Paul at Malta



XX.

PAUL AT MALTA.

The general belief of mankind that the -aiorld is umier a just providential government.

Malta.—Its inhabitants.—Their reception of the shipwrecked.—The viper.— Supposition respecting Paul.—Genera! sense among men of Divine justice in the punishment of crime.—The feeling is natural to man.—Is found in all moral codes.—Is traced in early usages.—Is embodied in all laws.— General belief in a Divine arrangement for the discovery of crime.— "Murder will out."—Awakened vigilance.—Difficulty of concealment . —Dr. Webster.—Minute evidences.— Self-betrayal.—General conviction that punishment ought to follow crime.—Theories of punishment.—Often morbid.—It is not for reformation.—Nor for mere restraint.—But a requirement of justice.—And one to which society assents.—The handwriting of God himself on the heart.—The sinner lives in a world of justice.—Justice will follow him wherever he goes.—The universe will acquiesce in his doom.—But there is a way of escape.

"And when Paul had gathered a bundle pt sticks, and laid them on the fire, there came a viper out of the heat, and fastened on his hand. And when the barbarians saw the venemous beast hang on his hand, they said among themselves, No doubt this man is a murderer, whom, though he hath escaped the sea, yet vengeance suffereth not to l1ve."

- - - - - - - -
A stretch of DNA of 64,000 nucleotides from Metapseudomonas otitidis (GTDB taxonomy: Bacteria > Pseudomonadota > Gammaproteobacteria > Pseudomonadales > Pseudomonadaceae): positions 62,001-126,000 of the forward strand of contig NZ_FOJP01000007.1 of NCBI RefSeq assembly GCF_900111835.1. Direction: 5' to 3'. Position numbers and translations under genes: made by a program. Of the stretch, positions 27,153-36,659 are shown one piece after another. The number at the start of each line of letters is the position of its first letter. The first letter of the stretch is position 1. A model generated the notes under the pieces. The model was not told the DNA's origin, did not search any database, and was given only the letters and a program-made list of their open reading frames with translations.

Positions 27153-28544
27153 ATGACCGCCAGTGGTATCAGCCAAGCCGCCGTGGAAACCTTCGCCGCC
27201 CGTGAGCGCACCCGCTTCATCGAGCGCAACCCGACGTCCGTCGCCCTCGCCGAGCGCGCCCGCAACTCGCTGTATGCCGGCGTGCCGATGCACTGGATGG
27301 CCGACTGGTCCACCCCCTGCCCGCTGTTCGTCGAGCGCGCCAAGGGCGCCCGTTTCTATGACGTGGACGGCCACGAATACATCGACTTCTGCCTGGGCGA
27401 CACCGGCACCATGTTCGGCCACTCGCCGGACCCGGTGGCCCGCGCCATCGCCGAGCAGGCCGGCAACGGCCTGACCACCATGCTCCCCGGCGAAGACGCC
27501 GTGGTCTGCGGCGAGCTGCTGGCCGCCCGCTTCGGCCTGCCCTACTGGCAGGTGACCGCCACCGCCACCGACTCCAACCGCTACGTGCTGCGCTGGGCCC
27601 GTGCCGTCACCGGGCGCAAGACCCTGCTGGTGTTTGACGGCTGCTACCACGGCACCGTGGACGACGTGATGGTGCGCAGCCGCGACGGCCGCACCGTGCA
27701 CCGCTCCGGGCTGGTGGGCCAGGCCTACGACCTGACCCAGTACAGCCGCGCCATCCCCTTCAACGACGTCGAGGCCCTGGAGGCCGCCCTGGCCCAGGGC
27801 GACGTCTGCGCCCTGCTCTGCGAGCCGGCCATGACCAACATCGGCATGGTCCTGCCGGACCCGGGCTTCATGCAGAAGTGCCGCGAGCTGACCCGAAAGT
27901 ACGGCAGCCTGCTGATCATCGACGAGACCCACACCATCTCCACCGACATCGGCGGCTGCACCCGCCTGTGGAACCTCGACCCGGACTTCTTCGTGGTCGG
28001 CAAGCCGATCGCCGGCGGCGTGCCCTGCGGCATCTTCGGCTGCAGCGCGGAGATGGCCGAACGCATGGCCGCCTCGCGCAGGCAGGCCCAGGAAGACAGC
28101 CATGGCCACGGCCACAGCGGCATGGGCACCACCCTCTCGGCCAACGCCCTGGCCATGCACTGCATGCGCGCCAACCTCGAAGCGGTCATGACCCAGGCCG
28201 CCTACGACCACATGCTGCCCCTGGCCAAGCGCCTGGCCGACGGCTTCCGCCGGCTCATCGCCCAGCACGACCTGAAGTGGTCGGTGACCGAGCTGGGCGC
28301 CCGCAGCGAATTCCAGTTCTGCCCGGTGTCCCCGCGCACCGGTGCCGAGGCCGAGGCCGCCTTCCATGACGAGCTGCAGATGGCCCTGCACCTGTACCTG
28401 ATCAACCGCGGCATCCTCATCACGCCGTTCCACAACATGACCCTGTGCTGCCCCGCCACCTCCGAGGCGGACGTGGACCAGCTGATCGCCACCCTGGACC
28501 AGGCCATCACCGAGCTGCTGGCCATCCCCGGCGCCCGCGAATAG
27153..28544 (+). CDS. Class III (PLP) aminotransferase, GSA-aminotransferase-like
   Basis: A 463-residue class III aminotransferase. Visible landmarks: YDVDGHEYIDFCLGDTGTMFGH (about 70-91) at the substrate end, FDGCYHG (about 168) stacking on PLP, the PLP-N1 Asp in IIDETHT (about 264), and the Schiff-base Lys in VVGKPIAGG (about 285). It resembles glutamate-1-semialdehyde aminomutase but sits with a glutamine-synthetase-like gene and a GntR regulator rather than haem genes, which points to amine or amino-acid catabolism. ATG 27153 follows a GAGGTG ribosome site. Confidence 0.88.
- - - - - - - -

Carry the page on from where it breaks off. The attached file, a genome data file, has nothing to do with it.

Acts xxviii. 4.

THE small island of Melita, or Malta, has a history of its own, not uninteresting or unimportant in the annals of the world. The Knights of Malta, by their exploits, have made its name celebrated; the siege of Malta was one of the most memorable that has occurred in all history. But its principal interest now to us, and to the world at large, is the fact that it is the island on which the great Christian apostle was cast, in his voyage to Rome.

It is situated to the south of Sicily, frcm the nearest point of which it is about fifty-eight miles distant. Its greatest length is seventeen and a half miles; its greatest breadth nine and a quarter. It was well known to the Romans as "a dependency on the province of Sicily;" and the principal harbour, Valetta, must have been familiar to the ancient navigators in the times when the rich productions of India were conveyed by way of the Mediterranean to Europe. Its population was originally of Phenician origin, intermingled at later periods with Greeks; and its language was a mixture of Greek, Phenician, and Latin, having "the same relation to Latin and Greek which modern Maltese has to English and Italian." By the Greeks they were called "barbarians," (iapfiapo1—the word barbarian (fiipfiapos) meaning properly a foreigner, or one who does not understand or speak the language of a particular people. The word was used by the Greeks to denote all who did not speak Greek (comp. Rom. i. 14; CoL iii. 11). As, however, those nations which did not speak Greek were, in general, less civilized than the Greeks themselves, the word came to denote, as it does with us, those who were rude, uncultivated, and savage in their manners.